EDITORIAL: Shifting political landscape - Monday, March 14, 2011

Source : http://dailytimes.com.pk/default.asp?page=2011\03\14\story_14-3-2011_pg3_1

News reports suggest that the PPP has invited the PML-Q to join the federal government. On the other hand, President Zardari went to Karachi to cool down the frayed tempers of the MQM, which had decided to quit the Sindh government and has not returned to the cabinet at the Centre following differences with the PPP. These are all indications of a shifting political landscape, where the PPP is increasingly finding its position jeopardised. It has been ousted from the Punjab coalition government, while the departure of Jamiat-e-Ulema-e-Islam-Fazlur Rehman (JUI-F) from the federal government has left the PPP fragile and weak. PML-N and Nawaz Sharif are girding their loins to take on a weakened PPP. Additionally, the government is facing pressure from the Supreme Court to implement its decisions on the National Reconciliation Ordinance and removal of the National Accountability Bureau chief, which might actually translate into exposing President Zardari and his cohorts to a selective process of accountability. In this situation, it is not surprising that the PPP wants to bring the PML-Q into its fold, the only party left with some strength in parliament to bail it out, despite major ideological differences. Earlier, the PML-Q winced at such a possibility because after the assassination of Benazir Bhutto, her husband and now president of Pakistan, Asif Ali Zardari, had squarely laid the blame on PML-Q, by calling it Qatil (murderer) League. However, after the Unification Bloc ditched it in Punjab and announced joining the PML-N, the former king’s party has been sobered and might consider ending its isolation by joining the federal government.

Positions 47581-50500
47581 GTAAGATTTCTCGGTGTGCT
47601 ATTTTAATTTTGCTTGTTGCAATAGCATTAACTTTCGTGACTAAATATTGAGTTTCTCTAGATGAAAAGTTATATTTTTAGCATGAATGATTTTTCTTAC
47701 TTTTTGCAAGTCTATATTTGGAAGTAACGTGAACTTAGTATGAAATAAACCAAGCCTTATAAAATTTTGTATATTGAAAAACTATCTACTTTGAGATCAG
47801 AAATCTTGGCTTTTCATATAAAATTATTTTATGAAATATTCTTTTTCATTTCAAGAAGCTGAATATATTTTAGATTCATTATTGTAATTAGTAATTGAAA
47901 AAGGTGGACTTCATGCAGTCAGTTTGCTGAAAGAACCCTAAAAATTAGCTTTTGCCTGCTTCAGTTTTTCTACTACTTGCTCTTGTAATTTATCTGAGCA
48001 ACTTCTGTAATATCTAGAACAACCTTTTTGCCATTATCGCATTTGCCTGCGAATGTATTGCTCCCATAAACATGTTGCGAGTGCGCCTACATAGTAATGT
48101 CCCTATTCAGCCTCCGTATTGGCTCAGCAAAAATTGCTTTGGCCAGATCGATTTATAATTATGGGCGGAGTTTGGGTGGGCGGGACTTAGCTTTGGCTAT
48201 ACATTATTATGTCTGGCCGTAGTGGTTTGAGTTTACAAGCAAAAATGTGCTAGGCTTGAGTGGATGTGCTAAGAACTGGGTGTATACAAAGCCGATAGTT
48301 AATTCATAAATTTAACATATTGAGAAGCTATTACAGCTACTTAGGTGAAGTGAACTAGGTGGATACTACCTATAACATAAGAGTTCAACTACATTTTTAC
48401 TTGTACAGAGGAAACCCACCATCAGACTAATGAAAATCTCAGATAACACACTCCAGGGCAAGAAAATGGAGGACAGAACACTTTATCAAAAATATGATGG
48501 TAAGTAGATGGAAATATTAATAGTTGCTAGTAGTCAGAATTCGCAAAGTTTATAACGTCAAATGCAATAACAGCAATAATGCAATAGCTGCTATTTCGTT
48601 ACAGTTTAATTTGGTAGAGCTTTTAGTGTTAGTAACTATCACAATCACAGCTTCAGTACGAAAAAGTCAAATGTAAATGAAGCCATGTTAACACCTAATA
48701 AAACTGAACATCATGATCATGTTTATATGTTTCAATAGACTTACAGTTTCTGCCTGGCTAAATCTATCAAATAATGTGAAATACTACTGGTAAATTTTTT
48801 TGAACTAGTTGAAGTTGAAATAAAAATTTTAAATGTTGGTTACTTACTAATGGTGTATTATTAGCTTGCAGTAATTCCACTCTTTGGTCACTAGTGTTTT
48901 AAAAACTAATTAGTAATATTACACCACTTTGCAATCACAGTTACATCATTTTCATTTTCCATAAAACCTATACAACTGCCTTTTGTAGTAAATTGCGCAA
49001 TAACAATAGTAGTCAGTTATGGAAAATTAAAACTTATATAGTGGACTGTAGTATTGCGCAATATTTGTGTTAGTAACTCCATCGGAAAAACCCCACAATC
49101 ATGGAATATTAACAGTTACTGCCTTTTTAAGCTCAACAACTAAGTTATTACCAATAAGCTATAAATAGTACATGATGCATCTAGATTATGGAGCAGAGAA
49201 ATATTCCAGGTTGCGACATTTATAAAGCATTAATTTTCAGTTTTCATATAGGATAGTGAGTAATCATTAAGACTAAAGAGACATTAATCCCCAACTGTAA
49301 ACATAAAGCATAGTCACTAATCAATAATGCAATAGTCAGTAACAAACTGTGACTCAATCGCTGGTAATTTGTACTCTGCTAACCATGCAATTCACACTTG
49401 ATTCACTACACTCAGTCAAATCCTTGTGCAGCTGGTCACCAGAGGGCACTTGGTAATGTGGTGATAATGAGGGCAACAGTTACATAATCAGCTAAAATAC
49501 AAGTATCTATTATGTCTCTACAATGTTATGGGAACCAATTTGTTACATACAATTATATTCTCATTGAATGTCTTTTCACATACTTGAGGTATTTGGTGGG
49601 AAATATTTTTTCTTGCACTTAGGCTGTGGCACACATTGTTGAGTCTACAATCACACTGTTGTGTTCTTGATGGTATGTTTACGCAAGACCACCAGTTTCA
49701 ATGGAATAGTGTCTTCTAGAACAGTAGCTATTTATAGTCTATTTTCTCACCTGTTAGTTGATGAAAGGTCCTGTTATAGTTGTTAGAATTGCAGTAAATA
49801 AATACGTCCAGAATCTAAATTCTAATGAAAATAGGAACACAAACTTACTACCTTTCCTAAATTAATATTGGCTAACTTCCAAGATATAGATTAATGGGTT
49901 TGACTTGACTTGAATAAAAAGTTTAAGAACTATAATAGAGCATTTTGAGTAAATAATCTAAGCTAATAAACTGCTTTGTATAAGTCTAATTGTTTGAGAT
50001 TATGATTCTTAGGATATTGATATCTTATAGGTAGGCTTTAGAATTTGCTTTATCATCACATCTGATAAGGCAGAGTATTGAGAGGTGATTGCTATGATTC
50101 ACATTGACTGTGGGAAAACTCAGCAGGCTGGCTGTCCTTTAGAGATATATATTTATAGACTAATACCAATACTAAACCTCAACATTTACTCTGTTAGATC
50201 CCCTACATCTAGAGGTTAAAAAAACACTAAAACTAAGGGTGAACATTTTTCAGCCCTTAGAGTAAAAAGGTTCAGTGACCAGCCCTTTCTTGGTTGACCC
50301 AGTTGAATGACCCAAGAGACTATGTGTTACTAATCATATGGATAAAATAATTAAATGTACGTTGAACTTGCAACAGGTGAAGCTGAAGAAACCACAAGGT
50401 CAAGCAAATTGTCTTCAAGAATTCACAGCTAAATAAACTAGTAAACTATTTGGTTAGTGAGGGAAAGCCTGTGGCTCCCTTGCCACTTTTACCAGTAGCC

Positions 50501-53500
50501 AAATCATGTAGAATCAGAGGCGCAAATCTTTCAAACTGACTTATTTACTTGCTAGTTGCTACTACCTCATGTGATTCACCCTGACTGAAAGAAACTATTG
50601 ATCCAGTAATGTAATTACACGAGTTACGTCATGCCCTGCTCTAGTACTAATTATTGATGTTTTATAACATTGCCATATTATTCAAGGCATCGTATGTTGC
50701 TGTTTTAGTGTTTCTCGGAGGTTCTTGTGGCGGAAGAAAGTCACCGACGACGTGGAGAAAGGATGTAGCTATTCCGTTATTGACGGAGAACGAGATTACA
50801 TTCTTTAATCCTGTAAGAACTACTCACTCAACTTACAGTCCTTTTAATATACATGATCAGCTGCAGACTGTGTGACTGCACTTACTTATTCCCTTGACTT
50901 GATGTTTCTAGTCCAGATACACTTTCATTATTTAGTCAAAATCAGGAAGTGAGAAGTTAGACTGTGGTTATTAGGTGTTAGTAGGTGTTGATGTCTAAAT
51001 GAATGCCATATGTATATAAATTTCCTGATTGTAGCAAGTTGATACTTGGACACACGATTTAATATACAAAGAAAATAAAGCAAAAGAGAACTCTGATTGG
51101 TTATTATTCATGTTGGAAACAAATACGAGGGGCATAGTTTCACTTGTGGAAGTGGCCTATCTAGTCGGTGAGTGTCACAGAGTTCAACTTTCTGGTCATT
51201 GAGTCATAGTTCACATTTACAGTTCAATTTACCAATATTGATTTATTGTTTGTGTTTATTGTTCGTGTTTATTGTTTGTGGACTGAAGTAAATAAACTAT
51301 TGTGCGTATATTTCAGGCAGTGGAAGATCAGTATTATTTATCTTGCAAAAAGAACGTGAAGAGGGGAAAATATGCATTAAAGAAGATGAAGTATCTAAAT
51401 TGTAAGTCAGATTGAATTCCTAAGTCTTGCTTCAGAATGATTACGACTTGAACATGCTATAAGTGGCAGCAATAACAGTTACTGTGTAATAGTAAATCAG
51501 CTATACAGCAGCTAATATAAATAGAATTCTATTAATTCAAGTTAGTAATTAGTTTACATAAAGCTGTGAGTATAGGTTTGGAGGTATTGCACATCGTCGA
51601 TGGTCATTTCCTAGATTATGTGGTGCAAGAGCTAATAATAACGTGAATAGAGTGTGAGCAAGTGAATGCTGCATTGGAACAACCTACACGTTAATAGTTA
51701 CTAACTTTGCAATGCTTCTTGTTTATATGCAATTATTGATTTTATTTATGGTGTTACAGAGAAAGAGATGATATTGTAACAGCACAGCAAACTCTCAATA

After remaining out in the cold for the entire period of General Musharraf’s dictatorship, the major political parties had vowed to adopt a national rather than partisan outlook, as reflected in the now dead in the water Charter of Democracy, and not undermine one another to the benefit of extra-constitutional forces. Since the PPP returned to power after the 2008 general elections, it has been following the policy of national reconciliation and was supported by the opposition PML-N in all its major decisions. Now, from the various fractions, attitudes and actions of the political class, a disjuncture and shift is visible. It seems everyone is back to looking to their narrow interests. It was inevitable that this process would set in sooner or later.